Presentation on theme: "UNIT 5 LESSON 2 Demands for Civil Rights. Objectives Define key terms. Analyze the Plessy and Brown Supreme Court decisions. Compare the goals & strategies."— Presentation transcript:
UNIT 5 LESSON 2 Demands for Civil Rights
Objectives Define key terms. Analyze the Plessy and Brown Supreme Court decisions. Compare the goals & strategies of early Civil Rights groups. Identify key events in the Civil Rights Movement.
Warm Up What caused African Americans to demand greater civil rights after World War II? Northern Migration – voting power in major cities Role in WW2 labor Reaction to Hitler’s racism
Defining Terms Segregation- De Jure- De Facto- Stereotype- Integration- Prejudice- Racism- Jim Crow Laws-
Defining Terms Segregation- separating ppl on basis of race De Jure- legal segregation De Facto- segregation as matter of custom Stereotype- false notion about (racial/ethnic) group Integration- to bring together Prejudice- unwarranted bias Racism- idea that race determines character/ability; fuels beliefs of superiority to & intolerance of others Jim Crow Laws- segregated public spaces & amenities in the South after the Civil War
Key Supreme Ct Decisions Plessy v Ferguson 1896 Homer Plessy (1/8 black) arrested for violating segregation law b/c he bought ticket & boarded 1 st class train. Argued violation of 14 th amendment (equal protection) Ct ruled “separate but equal” facilities don’t infringe upon rights. Brown v Topeka Bd of Ed 1954 Linda Brown denied admission to all-white school near house…sent over 1 m away to all- black school. NAACP - Violation 14 th ? Ct ruled separate was never equal & ordered desegregation public schools. “Southern Manifesto” – Congressional opposition to ruling as violation of states’ rights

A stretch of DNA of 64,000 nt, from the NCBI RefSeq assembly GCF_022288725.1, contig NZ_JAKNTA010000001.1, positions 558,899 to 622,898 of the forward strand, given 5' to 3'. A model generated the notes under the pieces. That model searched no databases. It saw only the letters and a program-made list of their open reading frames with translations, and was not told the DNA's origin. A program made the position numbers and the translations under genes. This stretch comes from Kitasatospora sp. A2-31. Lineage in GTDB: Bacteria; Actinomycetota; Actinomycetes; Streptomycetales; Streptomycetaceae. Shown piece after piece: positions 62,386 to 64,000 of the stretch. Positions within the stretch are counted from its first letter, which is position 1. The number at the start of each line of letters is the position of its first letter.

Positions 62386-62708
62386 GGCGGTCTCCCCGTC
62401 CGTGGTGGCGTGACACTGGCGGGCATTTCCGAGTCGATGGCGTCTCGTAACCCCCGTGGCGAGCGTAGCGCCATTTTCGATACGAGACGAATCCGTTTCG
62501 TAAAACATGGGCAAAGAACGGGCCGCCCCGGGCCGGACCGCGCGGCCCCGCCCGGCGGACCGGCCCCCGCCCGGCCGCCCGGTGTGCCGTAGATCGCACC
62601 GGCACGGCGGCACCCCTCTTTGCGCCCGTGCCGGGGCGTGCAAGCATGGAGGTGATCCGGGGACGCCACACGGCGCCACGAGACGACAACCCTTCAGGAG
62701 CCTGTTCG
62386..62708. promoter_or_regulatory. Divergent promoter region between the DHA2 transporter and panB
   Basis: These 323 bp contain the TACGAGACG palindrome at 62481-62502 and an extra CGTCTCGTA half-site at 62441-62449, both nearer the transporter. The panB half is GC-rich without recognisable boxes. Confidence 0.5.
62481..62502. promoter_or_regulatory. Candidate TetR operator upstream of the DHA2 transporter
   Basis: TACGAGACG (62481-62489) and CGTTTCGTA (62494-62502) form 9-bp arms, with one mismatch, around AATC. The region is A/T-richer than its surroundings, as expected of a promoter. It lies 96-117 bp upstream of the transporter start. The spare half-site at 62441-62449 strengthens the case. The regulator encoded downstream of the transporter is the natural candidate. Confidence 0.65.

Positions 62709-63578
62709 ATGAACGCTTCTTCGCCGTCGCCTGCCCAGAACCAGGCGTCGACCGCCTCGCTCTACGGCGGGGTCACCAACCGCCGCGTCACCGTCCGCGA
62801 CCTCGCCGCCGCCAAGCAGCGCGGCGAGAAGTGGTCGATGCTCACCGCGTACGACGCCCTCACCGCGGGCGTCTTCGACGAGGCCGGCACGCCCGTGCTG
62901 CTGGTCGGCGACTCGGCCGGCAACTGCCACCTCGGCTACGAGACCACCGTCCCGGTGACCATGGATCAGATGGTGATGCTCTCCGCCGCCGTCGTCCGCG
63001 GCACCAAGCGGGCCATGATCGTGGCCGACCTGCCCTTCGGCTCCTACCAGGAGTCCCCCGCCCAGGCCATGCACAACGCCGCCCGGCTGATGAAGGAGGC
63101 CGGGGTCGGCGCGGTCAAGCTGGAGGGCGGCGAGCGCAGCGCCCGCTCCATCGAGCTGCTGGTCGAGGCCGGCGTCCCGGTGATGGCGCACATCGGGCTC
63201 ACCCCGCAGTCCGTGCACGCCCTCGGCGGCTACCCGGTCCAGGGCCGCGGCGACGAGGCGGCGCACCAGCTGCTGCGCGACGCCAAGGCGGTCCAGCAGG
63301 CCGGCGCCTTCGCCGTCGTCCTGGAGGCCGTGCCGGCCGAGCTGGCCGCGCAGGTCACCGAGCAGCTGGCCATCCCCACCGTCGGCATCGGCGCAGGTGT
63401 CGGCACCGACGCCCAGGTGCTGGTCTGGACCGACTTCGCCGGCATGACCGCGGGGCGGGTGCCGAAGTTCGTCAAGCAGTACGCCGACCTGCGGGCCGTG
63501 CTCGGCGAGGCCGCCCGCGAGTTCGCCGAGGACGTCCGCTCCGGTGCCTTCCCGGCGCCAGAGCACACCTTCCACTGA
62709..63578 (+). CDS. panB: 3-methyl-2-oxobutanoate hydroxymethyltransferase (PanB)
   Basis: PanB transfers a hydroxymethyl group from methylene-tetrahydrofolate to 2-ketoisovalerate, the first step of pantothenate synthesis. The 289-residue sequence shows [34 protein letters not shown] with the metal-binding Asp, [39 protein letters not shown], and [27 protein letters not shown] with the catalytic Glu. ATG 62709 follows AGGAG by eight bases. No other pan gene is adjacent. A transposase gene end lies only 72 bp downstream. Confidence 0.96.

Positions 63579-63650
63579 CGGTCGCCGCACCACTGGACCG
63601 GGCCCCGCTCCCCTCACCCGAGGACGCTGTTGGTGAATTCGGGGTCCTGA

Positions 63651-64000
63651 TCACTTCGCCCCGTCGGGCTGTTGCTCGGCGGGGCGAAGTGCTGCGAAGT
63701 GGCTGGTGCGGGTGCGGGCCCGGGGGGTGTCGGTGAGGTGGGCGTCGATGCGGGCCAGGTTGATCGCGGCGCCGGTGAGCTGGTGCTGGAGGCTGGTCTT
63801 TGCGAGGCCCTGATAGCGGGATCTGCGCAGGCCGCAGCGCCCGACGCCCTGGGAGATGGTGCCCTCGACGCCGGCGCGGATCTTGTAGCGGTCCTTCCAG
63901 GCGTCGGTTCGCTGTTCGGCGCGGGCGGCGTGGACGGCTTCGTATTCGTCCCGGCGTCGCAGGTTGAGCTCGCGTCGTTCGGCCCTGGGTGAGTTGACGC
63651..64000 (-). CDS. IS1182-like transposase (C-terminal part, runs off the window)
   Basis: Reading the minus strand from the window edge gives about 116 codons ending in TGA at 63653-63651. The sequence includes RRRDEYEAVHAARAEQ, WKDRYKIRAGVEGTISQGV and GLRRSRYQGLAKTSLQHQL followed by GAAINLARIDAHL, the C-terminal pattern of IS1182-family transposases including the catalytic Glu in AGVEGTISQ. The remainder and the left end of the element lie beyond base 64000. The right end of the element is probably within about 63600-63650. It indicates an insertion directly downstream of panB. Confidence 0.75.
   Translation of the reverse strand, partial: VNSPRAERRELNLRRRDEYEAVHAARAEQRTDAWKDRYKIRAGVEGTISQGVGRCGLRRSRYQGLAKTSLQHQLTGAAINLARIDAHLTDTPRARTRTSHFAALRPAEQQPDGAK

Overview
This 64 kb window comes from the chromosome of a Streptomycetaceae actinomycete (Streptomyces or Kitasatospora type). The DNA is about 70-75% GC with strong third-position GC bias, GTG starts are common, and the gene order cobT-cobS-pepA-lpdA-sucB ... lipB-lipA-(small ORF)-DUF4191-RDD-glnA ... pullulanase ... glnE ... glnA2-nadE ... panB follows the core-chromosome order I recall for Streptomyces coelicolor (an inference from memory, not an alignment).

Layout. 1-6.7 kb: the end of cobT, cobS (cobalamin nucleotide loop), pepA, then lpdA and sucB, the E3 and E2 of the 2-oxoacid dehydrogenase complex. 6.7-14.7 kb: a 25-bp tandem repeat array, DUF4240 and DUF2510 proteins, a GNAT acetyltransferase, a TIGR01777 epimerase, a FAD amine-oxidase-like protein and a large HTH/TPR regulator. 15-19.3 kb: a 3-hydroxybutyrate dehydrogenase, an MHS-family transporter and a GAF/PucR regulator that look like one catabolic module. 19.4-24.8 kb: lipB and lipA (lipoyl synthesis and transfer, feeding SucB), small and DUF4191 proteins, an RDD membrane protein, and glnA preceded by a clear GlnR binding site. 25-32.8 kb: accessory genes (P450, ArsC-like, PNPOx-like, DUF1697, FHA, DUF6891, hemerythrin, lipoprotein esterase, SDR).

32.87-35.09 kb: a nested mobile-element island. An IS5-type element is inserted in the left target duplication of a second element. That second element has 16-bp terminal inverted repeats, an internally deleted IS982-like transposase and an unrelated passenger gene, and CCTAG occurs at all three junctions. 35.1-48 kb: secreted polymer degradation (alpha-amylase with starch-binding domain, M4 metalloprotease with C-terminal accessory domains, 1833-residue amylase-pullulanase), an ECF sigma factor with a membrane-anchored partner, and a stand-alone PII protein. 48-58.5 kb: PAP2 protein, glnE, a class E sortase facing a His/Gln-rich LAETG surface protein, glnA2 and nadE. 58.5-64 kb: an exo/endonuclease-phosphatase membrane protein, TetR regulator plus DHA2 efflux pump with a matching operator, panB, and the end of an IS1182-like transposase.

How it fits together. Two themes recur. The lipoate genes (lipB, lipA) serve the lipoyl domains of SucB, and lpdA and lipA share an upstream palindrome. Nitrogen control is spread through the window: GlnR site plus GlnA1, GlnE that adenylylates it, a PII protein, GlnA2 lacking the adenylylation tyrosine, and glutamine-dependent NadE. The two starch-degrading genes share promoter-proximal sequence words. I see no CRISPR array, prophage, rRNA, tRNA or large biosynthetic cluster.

Activity: Major Civil Rights Groups NAACP (1909) Leader(s): Goals: Strategies: CORE (1942) Leader(s): Goals: Strategies: SCLC (1957) Leader(s): Goals: Strategies: SNCC (1960) Leader(s): Goals: Strategies:
Activity: Major Civil Rights Groups NAACP (1909) Leader(s): WEB DuBois, Ida Wells Barrett Goals: Civil Rights & racial justice, improve legal, econ, educ experiences Strategies: lobbying, education, press, challenge through court system CORE (1942) Leader(s): James Farmer, Bayard Rustin Goals: equality & justice, desegregation public facilities Strategies: nonviolent direct action, sit- ins, jail, picket/boycott SCLC (1957) Leader(s): MLK, Ralph Abernathy, Rustin Goals: voter registration (power to vote) Strategies: sit-ins, drives, nonviolent protest SNCC (1960) Leader(s): John Lewis, Ella Baker, Stokely Carmichael Goals: student action to achieve change, voter registration Strategies: nonviolent but confrontational (Freedom Rides)
Timeline Activity Use your books and smartphones to place the key events in chronological order. Also, write a “catch phrase” that will help you remember the significance of these events.
Hand in your completed worksheet when finished!
Closure Which event do you think is most important to the history of civil rights in the US? Explain why.